Greenwich Academy was founded by members of the Congregational Church in 1827. Until the turn of the twentieth century, the school admitted both girls and boys. Then, in 1900, a Greenwich Academy English teacher founded the Brunswick School for Boys. In 1913, the Greenwich Academy Board of Trustees formally approved the decision to accept only girls in the Middle and Upper Schools, and Greenwich Academy was reconceived as a day school for girls.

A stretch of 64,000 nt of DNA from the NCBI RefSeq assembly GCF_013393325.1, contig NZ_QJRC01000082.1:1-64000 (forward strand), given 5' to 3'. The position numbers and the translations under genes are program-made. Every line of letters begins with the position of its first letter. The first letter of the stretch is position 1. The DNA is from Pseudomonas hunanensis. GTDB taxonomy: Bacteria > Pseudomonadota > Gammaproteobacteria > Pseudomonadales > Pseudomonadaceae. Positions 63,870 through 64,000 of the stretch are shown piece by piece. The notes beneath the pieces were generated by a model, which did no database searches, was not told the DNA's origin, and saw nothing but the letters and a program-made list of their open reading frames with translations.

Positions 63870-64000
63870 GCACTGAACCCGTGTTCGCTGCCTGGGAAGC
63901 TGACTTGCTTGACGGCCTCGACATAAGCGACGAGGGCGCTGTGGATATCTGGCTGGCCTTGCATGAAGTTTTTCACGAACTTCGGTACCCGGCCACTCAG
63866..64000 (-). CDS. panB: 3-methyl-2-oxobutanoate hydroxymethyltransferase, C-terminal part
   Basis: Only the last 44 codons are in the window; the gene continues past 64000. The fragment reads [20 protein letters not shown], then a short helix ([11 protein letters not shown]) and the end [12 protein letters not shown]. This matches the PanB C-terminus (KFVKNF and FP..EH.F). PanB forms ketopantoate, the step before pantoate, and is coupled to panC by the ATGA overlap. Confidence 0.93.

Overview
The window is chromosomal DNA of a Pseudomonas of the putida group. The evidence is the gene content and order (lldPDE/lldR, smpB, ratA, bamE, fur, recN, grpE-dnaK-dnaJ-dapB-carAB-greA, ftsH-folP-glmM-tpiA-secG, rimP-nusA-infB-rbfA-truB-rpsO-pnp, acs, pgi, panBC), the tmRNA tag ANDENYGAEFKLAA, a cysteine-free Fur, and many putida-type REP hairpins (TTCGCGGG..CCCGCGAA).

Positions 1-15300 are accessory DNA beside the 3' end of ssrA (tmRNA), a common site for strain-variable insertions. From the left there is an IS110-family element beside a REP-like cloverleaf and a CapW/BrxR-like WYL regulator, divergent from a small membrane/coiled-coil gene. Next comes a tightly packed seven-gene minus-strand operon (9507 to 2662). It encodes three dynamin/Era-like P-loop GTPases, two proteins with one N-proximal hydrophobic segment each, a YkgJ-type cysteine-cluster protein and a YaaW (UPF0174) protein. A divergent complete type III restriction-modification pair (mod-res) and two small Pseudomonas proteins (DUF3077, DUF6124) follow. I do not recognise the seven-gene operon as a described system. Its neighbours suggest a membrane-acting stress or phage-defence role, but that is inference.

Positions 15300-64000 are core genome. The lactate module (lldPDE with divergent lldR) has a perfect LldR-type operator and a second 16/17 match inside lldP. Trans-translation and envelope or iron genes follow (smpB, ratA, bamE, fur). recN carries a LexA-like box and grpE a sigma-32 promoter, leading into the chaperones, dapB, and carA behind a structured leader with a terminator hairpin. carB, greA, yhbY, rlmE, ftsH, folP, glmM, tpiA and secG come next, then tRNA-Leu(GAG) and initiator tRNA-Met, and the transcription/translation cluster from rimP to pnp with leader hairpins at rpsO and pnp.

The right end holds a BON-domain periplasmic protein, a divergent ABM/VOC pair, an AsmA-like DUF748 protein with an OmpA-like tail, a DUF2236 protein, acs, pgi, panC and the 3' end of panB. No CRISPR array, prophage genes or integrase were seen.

The newly chartered school was led by strong female educators, including Ruth West Campbell, who shaped much of the mission and philosophy of the school. Succeeding heads—Katherine Zierleyn, Alexander A. Uhle and Patsy G. Howard—oversaw impressive growth in the facilities and student body and expanded the academic and extracurricular offerings. In July 2004, Molly H. King, an educator firmly committed to modeling excellence and sustaining the school’s strong tradition of female leadership, was appointed as head.
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